After nearly seven years to the day, Beyoncè returned to St. Louis Monday night (August 21) at The Dome at America’s Center. The Renaissance World Tour (RWT) began late spring in Stockholm, Sweden in support of her seventh solo album, Renaissance. You’d be hard-pressed to find a tour with more anticipation built than this one (despite what the Swifties might say). Much of the hype is rooted in the lack of promotional content she gave her audience following the album’s release. She left the listeners with no option but to use their imagination. An ideology that’s repeated during the show.

Source: @beyzhive on Twitter

Full disclosure, I am a proud senior-level card-carrying member of the Beyhive but I will do my best to limit my biases. I’ve seen Beyoncè live on tour going back to Destiny’s Child in 2001 and in multiple cities and environments since. I think those facts give me a somewhat unique perspective as I am able to recognize the growth or lack thereof when applicable between eras.

There’s no way I could start anywhere but with the first thing you see when you enter the stadium, the SCREEN! Beyoncé is no stranger to a great monitor for the fans to see from a distance. The dedication to that part of the production specifically sets her shows apart from most other tours. Even other shows I’ve seen this year can’t come close to the value it adds. She doesn’t just use the screen as a relay of the performance, it’s part of the performance. The show is shot and produced on the fly much like an HBO special that has gone through post-production but they are doing it every night. The screen for RWT felt like a drive-in movie and I’m sure that was intentional in keeping with the retro theme of this era. The only drawback for this setup from previous ones is that it didn’t allow a good view from the deep side view seats because it’s flush and in previous shows, those angles were covered.


St. Louis RWT 2023 Fashion

You cannot discuss this tour without talking about fashion. Tina Knowles, Beyoncè’s mother, has described the show as a live fashion show. She isn’t wrong. Throughout the summer her fashions during the shows have been just as much part of the conversation as the performances. A city like St.Louis is typically not a show where any extra treats are expected. Certainly not on a Monday, but you never know what Beyoncè will do. We saw several new looks that night. Most shows today treat the stage outfits as afterthoughts. In a Beyoncè show, it’s as important as the guitarists. She effortlessly tips between independent designers and legendary large fashion houses, all complimented by Tiffany & Co. accessories (including bejeweled ears).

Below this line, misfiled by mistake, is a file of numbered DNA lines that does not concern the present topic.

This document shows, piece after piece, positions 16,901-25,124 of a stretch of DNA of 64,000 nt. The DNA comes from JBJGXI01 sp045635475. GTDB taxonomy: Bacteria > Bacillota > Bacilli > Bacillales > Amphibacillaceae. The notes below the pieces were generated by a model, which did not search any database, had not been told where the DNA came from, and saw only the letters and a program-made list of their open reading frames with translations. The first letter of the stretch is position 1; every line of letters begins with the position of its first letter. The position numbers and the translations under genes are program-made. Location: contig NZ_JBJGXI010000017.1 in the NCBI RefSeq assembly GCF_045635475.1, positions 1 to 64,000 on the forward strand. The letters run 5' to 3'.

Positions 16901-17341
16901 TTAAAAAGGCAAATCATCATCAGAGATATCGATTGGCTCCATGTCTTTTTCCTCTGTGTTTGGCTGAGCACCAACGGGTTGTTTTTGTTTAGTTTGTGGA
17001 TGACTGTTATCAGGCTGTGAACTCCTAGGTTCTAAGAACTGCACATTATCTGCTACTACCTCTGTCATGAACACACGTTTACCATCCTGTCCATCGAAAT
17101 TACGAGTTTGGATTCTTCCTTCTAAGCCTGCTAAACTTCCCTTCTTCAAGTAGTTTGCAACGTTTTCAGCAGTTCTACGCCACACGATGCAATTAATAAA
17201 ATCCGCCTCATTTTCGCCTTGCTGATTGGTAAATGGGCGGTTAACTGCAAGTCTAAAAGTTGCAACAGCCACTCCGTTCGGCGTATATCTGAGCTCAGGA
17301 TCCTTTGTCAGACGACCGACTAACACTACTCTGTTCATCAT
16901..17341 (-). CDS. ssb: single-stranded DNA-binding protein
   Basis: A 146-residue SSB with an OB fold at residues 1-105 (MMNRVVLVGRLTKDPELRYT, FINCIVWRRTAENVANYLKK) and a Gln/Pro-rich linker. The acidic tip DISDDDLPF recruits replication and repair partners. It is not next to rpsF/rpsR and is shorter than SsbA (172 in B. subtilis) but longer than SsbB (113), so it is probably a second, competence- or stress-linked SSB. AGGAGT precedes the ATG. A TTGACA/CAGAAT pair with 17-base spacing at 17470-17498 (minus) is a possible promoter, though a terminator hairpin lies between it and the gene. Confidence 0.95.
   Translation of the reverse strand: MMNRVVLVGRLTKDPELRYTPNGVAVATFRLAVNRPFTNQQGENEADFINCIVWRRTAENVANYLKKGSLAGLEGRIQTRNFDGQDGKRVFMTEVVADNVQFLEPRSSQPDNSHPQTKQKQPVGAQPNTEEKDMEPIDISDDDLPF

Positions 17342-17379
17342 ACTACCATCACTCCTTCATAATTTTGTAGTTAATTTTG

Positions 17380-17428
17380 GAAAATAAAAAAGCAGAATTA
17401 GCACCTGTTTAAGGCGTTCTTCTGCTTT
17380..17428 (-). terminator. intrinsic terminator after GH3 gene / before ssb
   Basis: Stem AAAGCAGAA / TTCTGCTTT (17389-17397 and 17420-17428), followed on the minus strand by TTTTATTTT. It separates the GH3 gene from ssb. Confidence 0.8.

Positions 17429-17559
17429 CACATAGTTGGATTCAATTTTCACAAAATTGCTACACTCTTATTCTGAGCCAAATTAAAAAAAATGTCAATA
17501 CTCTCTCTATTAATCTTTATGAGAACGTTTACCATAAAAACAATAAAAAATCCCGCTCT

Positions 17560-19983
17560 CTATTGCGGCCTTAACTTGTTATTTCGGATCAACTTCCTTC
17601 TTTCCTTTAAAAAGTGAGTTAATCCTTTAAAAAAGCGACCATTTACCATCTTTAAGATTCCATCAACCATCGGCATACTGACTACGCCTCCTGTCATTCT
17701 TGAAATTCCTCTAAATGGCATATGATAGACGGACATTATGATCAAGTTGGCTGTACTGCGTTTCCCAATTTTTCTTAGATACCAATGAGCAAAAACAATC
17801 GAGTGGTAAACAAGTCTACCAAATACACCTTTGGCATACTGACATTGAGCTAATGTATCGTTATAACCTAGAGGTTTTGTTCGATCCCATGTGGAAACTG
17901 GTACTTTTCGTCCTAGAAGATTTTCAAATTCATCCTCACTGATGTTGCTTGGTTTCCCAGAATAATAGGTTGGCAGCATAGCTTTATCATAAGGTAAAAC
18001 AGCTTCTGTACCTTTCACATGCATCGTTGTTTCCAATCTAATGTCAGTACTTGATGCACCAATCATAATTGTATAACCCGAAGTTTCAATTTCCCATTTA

The fashion show was not limited to Beyoncè or her crew. The show is already the highlight event of the summer but the tour starting in Europe allowed the Beyhive stateside to learn the themes and cater wardrobes to align with it. As the tour progressed, the preparations for the show, its outfits and the revealing of them became an internet phenomenon of its own. Fans worldwide have been creating UNIQUE costumes in hopes of being noticed by the Queen or at least making the website recap photo gallery. Every show we’ve seen the crowds up the ante and St. Louis was no exception.


Blue Ivy in St. Louis

Speaking of phenomenon, I will be the first to say that I thought there was no way the biggest internet sensation of the tour would happen in St. Louis but I am glad I was wrong. Not in a million years would I have bet money on Blue Ivy Carter making an appearance for our date. Certainly not on a Monday night, at the beginning of the school year. But there she was and the crowd loved it. Princess Carter has been viral in her own right since surprising fans when she debuted in Paris. Her performances have garnered her a fan base of her own, The Ivy League. To be fair, I don’t think she went as hard on our night as I’ve seen in some other cities via Twitter/X & Tiktok. But we take what we can get.


“Love on Top” Challenge #loveontopchallenge

For weeks every market has been campaigning for their crowd to follow directions and MUTE. St. Louis did mute but not long enough, so we failed the challenge horribly. We were however crowned the longest-running crowd choir for “Love On Top”. Not all heroes wear capes.

Overall, this show doesn’t beat her last one, Formation World Tour. Much of my personal experience was marred by the crowd around me. The biggest part of Beyoncè shows, and probably concerts in general is the sense of community and the energy it creates. I was upgraded to the floor in order to cover the event for this article but unfortunately, that section was dead. As a real fan, I was often confused by how unmoved the people around me were and it made the space feel less safe for me to enjoy the vibes. Also, because of the location of the seat, much of my view still relied on the screen because the staging & other attendees obscured the view to the middle Club Renaissance stage area. Had I kept my Sec 130 ticket just off the floor I originally had, I am sure my experience would have been more favorable. Luckily for me, I have the opportunity for a redux in a few weeks when I see the show in Vancouver, BC. Other people who I know that have seen this and other shows have called it her best but that was not how it went for me. Maybe I will edit this post on Sept 12. Maybe not. Find out next time on K goes to concerts! 🙂

DJ K Mean